So here’s a start-up idea for someone: grab it. Please create a central repository of Vimeos, (password protected for schools). Every parent in America can stay home on school nights (when not carpooling for sports and extra-curricular events). Yep. Stay home. Cook dinner together. Eat dinner together. Read a book together. Just be together.

After the kids are in bed, mom and dad can take out their computer and “go” to the 7:00pm meeting via Vimeo.

The “opportunity” of a lifetime.

21 Years of Love in a Banker Box

 BirthdayBoxTHIS is a photo of our daughter’s 21-year-old birthday present. She LOVED it. Even better? I loved giving it to her!

Total cost: 21 years of love + $18.99 for the box and file folders.

For 21 years I have been diligent about keeping file folders with notes, photos, mementos, etc. One file each year for each child. If it sounds fancy or complicated, it is not.  Basically, I keep a folder under my bed into which I place “memories”: perhaps a concert program, a block party invite, a golf scorecard of a child’s best round, a cute letter received from a teacher, a class photo, etc. I’ll also jot down funny stories as they occur  – the kind that you say to yourself as a parent: “oh my gosh – I must remember how hilarious this is so that some day I can use it in a wedding toast!” [Like the time my then 4-year-old saw a tour group from India in the airport and without missing a beat opened his backpack and took out a red circle-shaped file folder sticker and stuck it on his forehead so he could be like the Indians and use a bindi!]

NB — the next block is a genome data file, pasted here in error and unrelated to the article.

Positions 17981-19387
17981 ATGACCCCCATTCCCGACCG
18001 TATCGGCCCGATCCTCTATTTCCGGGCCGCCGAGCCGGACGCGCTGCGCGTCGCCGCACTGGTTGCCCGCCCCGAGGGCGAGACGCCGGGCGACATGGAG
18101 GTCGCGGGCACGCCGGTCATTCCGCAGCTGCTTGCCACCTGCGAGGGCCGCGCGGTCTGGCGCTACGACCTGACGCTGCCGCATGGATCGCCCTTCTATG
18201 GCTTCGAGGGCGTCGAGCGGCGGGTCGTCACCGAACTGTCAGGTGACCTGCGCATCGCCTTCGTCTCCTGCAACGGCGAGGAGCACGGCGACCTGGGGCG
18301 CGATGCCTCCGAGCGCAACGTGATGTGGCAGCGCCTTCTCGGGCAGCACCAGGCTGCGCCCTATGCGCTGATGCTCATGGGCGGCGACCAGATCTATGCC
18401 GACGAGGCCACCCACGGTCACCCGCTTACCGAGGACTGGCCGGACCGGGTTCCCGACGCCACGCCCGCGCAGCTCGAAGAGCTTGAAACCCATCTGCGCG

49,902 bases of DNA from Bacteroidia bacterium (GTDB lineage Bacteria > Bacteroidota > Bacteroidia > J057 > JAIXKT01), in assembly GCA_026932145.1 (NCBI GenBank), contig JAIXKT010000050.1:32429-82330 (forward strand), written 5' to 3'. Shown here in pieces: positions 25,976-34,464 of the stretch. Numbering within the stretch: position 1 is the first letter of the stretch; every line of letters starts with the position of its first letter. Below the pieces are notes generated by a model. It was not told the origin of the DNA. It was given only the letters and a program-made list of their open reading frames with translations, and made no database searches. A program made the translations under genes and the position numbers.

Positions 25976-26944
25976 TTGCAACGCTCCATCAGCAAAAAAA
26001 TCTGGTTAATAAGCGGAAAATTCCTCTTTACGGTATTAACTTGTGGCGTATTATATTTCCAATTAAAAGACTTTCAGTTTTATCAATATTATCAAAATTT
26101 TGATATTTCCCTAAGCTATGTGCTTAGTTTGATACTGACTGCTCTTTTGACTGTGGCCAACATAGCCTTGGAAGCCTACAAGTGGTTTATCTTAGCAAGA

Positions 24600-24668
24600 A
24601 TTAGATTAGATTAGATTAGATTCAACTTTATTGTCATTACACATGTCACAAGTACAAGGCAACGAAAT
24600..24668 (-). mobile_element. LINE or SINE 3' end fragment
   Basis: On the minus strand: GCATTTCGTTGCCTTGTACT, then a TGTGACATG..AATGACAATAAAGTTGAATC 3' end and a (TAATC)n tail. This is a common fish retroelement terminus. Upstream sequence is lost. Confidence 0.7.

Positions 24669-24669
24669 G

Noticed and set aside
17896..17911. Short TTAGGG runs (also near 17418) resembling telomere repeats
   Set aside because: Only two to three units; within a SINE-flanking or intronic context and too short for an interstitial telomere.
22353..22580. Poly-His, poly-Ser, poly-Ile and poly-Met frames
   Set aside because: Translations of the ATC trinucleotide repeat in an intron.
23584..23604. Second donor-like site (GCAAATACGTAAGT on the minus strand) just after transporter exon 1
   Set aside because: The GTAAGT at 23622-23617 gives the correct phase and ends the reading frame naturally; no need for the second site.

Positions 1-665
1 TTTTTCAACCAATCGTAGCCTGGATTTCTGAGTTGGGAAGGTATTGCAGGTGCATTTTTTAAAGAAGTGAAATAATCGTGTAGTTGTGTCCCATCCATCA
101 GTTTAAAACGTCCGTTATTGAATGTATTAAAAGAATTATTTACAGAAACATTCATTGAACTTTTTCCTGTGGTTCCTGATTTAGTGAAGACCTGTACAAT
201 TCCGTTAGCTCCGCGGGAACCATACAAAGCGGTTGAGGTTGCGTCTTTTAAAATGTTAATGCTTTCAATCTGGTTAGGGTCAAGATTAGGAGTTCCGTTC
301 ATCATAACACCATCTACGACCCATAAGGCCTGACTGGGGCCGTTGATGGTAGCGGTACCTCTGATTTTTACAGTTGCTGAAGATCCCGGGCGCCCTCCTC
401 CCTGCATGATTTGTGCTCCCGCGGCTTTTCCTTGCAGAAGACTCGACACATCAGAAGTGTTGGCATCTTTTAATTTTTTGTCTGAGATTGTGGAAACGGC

Every few months I  take a few hours and sit near my banker boxes and sort out the memories and photos per child and place them into  manila folders. After reviewing all of the little tidbits in the manila envelope, I’ll jot down a list of other day-to-day details in that child’s life (e.g.who his friends are, favorite foods, basketball teammates, sibling rivalries, family vacations, etc.) as well as activities the child has done or passions he may have  (e.g.choir, drawing, sports teams). For the child(ren) who has most recently had a birthday I write a “birthday letter” incorporating details from the year.